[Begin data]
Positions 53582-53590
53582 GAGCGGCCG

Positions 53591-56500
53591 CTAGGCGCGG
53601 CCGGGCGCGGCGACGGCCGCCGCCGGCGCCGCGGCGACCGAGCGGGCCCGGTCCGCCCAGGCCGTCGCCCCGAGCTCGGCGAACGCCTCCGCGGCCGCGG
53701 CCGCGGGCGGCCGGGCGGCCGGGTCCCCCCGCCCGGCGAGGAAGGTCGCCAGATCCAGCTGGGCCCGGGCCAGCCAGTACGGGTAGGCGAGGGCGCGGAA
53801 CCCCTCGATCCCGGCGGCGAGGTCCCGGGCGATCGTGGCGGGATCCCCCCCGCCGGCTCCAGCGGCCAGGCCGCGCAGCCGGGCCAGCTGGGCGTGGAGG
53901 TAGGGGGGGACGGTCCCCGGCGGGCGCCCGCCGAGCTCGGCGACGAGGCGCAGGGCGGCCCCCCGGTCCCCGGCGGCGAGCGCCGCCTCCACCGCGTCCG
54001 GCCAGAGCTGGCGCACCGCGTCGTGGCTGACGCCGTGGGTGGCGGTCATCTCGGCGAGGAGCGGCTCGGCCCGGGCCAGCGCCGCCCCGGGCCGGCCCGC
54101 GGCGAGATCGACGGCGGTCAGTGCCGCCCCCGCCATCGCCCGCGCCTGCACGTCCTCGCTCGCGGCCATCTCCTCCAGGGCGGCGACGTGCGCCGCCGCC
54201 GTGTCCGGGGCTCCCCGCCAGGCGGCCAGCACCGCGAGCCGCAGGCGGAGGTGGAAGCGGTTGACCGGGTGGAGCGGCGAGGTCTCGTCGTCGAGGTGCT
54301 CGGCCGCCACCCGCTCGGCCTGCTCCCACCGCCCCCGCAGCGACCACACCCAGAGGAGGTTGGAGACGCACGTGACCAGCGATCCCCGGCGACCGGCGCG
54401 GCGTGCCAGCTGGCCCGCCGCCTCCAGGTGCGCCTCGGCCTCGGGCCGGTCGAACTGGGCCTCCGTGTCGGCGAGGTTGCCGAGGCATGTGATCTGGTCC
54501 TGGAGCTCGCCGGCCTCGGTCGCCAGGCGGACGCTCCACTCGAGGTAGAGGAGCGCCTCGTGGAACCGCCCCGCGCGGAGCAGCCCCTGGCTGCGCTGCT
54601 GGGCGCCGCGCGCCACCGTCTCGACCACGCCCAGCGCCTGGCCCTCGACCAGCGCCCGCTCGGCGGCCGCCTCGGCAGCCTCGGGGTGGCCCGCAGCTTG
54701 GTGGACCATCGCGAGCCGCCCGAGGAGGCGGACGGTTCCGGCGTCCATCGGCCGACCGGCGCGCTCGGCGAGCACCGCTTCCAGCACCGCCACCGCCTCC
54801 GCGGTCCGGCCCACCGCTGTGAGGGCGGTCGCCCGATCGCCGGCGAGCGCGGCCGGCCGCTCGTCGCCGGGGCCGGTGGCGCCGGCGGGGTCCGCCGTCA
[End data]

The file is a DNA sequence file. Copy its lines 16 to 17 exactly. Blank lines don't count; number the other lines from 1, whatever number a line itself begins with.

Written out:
54701 GTGGACCATCGCGAGCCGCCCGAGGAGGCGGACGGTTCCGGCGTCCATCGGCCGACCGGCGCGCTCGGCGAGCACCGCTTCCAGCACCGCCACCGCCTCC
54801 GCGGTCCGGCCCACCGCTGTGAGGGCGGTCGCCCGATCGCCGGCGAGCGCGGCCGGCCGCTCGTCGCCGGGGCCGGTGGCGCCGGCGGGGTCCGCCGTCA